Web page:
The Iliad is the first great work of European literature, an ancient Greek epic poem traditionally said to be by Homer. It was probably composed around the seventh century BCE or just before, in dactylic hexameters, but came from, and used, a tradition of oral verse, with many stock phrases. Peisistratus, tyrant of Athens is credited with first arranging for it to be written down.
The poem mainly describes a few days in the final year of the Trojan War, and it gets its name because Ilios was an alternative name for Troy. Among the besieging Greeks a dispute arises between their great champion, Achilles, and the Greek leader, King Agamemnon. In order to stop a plague Agamemnon has been forced to restore one of his captured women to her father, and he therefore takes one of the captives of Achilles, who thereupon refuses to take any further part in the fighting. The Greek forces led by Agamemnon, his brother Menelaus, Diomedes, Odysseus, and the two Ajaxes, and advised by the aged Nestor, are now brought near to defeat by the Trojans under their great champion Hector. Gods take part on both sides, but Zeus retains overall control of the outcome. Eventually Achilles allows his friend Patroclus to fight in support of the Greeks, wearing his own armour. Hector kills Patroclus, and Achilles' revenge killing of Hector sets in train his own death, which is predicted but not described. The poem ends with king Priam coming to Achilles to seek the return of his son Hector's body, and the funeral games which followed.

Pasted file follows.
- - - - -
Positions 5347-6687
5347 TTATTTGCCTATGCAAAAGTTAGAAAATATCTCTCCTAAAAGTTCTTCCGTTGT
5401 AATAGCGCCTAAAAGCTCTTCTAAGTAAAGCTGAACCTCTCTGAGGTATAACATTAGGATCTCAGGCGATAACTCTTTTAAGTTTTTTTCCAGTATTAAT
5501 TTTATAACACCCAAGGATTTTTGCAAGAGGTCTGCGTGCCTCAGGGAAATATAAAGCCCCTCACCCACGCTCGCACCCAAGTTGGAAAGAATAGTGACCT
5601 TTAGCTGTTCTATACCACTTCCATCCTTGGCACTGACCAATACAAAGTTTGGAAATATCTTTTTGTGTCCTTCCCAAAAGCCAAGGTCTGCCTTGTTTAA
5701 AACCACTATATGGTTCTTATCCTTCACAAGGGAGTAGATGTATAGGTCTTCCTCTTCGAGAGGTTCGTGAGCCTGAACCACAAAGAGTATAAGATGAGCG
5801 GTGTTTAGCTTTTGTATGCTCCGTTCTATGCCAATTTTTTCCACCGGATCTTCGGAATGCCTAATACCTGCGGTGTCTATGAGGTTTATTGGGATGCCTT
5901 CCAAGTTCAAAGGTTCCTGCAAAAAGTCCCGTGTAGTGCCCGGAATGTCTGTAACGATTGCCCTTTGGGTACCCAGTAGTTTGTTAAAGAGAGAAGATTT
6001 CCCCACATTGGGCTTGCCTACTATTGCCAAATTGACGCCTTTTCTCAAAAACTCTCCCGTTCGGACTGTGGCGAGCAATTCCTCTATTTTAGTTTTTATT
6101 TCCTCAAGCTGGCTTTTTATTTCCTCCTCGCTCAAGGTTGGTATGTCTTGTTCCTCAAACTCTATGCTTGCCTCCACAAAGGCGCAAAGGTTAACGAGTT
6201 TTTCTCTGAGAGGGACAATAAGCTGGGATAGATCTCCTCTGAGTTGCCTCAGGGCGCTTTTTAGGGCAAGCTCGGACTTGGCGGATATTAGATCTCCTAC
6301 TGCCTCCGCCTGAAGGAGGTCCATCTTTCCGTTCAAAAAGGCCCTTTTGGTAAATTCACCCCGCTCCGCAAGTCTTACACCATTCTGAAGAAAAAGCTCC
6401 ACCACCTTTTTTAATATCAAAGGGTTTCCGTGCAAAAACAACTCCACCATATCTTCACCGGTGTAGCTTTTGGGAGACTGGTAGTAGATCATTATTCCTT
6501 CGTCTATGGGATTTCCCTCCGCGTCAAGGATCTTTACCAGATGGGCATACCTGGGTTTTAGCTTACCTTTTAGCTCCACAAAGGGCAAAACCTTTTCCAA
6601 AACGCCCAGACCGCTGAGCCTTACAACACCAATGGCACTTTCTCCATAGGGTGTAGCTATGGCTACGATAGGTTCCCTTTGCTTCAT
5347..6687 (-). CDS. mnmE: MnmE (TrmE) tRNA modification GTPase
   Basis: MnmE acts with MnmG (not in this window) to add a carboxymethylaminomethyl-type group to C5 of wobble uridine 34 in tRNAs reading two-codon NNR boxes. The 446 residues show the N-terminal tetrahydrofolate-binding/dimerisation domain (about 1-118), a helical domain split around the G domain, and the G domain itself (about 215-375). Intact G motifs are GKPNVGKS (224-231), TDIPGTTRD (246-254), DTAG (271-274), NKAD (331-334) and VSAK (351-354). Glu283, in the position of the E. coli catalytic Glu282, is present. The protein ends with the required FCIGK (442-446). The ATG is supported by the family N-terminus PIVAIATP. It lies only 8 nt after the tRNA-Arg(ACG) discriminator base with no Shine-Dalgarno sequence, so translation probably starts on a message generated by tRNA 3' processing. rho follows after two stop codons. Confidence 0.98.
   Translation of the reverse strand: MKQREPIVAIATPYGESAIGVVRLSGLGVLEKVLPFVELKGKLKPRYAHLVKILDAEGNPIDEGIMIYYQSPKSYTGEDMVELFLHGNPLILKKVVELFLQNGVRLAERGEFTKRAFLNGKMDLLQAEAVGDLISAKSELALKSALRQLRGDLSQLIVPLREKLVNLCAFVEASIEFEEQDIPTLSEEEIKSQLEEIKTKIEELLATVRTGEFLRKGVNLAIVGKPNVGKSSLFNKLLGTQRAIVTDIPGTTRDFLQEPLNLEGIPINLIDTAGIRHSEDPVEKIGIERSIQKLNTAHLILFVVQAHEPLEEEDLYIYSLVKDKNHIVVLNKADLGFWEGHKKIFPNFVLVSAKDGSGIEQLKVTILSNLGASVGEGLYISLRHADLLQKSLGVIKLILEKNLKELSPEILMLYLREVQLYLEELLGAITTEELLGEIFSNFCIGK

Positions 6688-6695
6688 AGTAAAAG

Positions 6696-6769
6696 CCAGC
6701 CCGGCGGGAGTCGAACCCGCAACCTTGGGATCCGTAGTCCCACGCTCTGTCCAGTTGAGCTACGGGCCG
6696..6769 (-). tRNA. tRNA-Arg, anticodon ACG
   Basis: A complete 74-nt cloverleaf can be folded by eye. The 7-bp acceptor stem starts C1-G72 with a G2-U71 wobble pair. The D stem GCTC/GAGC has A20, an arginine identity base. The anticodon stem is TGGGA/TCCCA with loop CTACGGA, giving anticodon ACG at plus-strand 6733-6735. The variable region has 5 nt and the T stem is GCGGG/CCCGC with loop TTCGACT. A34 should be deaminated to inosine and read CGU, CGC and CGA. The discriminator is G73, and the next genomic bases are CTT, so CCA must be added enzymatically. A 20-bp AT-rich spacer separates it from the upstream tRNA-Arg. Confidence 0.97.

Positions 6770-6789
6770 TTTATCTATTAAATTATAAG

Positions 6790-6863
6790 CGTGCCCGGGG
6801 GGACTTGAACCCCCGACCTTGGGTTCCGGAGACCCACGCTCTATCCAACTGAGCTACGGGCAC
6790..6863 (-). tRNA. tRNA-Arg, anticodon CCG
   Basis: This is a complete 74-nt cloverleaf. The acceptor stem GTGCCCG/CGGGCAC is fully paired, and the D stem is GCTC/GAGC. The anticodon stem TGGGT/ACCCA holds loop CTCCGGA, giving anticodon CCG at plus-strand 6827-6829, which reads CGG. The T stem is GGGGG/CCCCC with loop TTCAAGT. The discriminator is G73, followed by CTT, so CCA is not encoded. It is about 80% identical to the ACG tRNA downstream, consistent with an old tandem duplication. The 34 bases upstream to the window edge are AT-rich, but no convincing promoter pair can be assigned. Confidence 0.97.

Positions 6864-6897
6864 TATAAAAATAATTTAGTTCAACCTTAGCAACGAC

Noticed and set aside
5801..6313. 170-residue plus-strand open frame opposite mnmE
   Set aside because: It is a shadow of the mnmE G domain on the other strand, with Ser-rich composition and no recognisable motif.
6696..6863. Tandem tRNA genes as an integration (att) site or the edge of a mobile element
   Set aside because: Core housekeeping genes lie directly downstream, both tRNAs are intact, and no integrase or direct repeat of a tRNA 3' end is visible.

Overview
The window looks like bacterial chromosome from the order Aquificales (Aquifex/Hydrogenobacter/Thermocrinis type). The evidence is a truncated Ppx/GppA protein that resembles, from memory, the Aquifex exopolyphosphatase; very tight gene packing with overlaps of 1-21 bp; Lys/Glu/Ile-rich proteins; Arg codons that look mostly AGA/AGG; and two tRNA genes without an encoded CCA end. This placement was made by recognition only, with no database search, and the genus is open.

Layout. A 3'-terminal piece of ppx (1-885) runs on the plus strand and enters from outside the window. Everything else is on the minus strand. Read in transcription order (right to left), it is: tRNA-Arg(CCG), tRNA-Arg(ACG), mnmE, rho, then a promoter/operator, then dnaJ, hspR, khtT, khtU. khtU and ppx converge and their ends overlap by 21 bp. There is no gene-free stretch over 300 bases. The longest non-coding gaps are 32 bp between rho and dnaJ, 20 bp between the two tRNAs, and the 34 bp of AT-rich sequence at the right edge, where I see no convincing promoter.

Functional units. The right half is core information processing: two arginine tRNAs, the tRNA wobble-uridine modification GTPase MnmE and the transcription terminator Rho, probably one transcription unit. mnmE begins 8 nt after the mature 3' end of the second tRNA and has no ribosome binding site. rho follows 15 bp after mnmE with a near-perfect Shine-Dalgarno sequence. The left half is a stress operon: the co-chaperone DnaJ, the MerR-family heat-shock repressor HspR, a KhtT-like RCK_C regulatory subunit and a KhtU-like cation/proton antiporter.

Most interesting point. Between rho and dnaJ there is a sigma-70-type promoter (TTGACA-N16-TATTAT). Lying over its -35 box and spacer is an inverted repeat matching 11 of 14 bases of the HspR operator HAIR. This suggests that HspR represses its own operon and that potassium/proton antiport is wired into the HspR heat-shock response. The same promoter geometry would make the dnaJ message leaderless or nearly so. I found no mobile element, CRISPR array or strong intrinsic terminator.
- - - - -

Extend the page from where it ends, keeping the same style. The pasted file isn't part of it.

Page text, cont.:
The Iliad was a cornerstone of culture in Ancient Greece, and has influenced countless other literary works. It has been copied and translated numerous times.